To read the first part of this environmental injustice series, see North Richmond's struggle to survive
RICHMOND, Calif. — “Sa Bai Dee,” begins the small, white-haired man in the lime-green T-shirt, speaking in his native dialect, Khmu. “Good evening, Madame Mayor and members of the city council,” translates the younger man in a matching green shirt, “I am Lipo Chanasack. I live here in Richmond.” Through his translator, Chanasack urges the seven members of the Richmond City Council to reduce the outsized environmental burden on the low-income, largely non-white neighborhoods beneath the city’s industrial smokestacks. He speaks of being part of a diverse, ethnic coalition that has banded together to fight for this common goal. “We are Richmond. We are inside, not outside,” Chanasack’s translator tells the panel. “We don’t need any pollution.” Then both men press their hands together in traditional Laotian nop, bow and leave the podium.
This is Richmond today: A dynamic, multi-cultural community that is transforming its political climate from a polluted company town to a vanguard in the environmental justice movement. Its jumble of smokestacks and storage tanks overlooking a port is one of the most industry-dense areas in the San Francisco Bay Area, and one of the most beleaguered. But residents have reached across racial and social divisions to achieve some of the nation’s biggest successes for environmental equity.
The topic of this meeting is a revision of the general plan, an official document that will guide Richmond’s land-use policy for the next two decades. When the process began six years ago, the city claimed it was the first in the nation to address racial and economic inequities in residents’ environmental health in its general plan. While other cities have since come on board, and Richmond’s lofty ambitions have been toned down some over time, the plan is still one of the nation’s most broad-reaching efforts to make environmental justice a part of city policy.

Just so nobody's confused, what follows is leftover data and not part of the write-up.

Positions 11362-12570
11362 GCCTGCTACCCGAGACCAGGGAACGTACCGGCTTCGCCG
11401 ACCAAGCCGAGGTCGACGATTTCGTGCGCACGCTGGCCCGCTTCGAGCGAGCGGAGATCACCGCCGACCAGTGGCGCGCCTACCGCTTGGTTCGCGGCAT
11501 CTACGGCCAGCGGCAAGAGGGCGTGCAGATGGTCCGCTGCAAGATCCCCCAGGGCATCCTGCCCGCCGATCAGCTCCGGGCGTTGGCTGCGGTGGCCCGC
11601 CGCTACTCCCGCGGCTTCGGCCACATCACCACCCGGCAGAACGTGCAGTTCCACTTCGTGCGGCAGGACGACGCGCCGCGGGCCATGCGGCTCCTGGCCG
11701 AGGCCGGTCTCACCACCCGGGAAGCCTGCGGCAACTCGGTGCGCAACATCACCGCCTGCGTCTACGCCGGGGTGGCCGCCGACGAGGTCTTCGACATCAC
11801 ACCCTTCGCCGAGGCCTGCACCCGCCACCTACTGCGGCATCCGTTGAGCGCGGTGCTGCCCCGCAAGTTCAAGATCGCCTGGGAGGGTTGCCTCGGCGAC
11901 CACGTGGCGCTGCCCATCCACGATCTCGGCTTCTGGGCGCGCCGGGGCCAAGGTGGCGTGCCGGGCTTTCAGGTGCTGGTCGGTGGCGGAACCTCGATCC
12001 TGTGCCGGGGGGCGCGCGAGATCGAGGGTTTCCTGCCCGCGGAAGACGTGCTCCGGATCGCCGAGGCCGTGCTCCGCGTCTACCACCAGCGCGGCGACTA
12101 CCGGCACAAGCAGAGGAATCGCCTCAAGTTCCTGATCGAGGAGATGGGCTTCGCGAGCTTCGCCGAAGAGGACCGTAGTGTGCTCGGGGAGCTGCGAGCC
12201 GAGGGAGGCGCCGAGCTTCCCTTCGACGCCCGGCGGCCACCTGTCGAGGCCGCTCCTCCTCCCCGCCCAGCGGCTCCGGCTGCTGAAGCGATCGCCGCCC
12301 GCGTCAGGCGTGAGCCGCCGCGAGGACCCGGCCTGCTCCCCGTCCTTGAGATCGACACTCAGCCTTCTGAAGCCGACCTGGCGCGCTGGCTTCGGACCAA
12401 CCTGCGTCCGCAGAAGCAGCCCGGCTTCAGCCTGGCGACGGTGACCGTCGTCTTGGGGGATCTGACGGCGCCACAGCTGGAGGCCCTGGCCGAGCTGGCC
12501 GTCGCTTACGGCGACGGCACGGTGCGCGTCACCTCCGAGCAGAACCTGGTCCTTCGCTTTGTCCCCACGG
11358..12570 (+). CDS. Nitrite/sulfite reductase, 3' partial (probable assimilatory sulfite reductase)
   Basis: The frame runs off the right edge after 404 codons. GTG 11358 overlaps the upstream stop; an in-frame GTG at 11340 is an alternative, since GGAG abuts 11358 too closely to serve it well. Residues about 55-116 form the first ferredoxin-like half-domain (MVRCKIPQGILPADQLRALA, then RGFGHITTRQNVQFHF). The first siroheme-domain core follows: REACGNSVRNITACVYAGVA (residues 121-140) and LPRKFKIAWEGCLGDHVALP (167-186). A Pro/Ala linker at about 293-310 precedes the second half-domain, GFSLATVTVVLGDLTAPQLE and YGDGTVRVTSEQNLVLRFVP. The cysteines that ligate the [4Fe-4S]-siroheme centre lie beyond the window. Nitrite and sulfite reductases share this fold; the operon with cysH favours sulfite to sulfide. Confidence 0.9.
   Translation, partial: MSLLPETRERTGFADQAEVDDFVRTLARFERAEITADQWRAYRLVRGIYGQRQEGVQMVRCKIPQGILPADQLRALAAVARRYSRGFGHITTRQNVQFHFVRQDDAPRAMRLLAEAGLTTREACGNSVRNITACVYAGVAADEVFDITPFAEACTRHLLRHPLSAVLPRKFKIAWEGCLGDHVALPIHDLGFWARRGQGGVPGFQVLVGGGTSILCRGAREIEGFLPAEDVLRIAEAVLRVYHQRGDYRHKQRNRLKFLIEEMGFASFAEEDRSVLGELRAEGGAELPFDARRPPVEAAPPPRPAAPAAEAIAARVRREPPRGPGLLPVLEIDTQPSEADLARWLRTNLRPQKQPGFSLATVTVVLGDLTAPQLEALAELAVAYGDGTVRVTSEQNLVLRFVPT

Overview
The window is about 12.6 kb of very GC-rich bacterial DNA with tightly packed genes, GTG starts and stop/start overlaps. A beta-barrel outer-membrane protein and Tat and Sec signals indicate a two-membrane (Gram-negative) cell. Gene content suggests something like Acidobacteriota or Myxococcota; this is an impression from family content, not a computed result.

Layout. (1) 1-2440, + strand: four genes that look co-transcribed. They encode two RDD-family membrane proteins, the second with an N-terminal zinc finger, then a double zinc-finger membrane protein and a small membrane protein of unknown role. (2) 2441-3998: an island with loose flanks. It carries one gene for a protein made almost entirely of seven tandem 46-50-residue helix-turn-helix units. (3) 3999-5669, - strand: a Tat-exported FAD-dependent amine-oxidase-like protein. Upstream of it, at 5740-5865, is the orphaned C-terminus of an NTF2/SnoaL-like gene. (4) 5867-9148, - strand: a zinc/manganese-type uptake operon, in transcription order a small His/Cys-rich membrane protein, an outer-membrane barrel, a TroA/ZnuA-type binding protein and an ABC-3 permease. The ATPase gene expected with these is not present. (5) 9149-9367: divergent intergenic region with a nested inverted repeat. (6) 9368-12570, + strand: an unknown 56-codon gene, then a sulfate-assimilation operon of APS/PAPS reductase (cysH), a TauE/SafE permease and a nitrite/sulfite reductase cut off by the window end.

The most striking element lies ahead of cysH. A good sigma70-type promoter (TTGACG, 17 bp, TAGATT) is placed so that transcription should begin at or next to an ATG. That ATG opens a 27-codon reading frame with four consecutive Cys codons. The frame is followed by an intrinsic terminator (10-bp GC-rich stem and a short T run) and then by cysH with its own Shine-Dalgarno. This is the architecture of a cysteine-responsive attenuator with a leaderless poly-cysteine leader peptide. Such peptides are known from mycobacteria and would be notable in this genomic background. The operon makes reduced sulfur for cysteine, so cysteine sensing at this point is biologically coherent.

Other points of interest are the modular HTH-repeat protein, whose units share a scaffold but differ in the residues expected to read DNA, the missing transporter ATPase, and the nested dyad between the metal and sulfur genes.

Not everyone agrees with these efforts. The council chamber this evening is packed with a rainbow of races and ethnicities clad in colorful T-shirts representing an array of factions. LiUNA Builds America, proclaims the shirt of one of the 111 people signed up to address the council. “I am absolutely, totally, completely in support of environmental issues,” the man says, emphatically. “However, what I am not in support of is tunnel vision with blinders.” A shirt reading Don’t Kill Our Jobs waves in the audience. And Christopher Thornberg, an economist hired by the Richmond Chamber of Commerce, warned that some of the plan’s new proposals to reduce air emissions would not only harm the city’s main industries but would hurt neighboring shops and restaurants, too. Richmond has “an economy that is finally starting to pull out of the doldrums,” said Thornberg. “This will nip it in the bud.”
The overall plan passes, although some strict air quality measures are set aside. It is a landmark event, illustrating how much Richmond has changed after years of struggle by people who historically have borne the brunt of industry’s environmental impacts.
The victories for these bulldoggish community activists have been piling up; just a few years ago, they persuaded a judge to halt the expansion of Chevron’s massive Richmond refinery and order more research into its potential effects on residents' health.
"People have heard about Richmond,” said Jessica Tovar, an organizer for the environmental group Communities for a Better Environment (CBE) who has assisted the Richmond residents. "They want to know how Richmond was able to fight the oil industry. We're making a bigger impact than we know."
Richmond is emblematic of a movement underway across the nation. Environmental justice is a growing effort to address a dangerous divide: Minority and low-income communities tend to encounter far greater environmental risks and far less protection than more affluent, white communities. Major forces behind this are racial segregation and discrimination, income gaps and social inequality, coupled with a politically powerless and naïve populace unable to advocate for itself.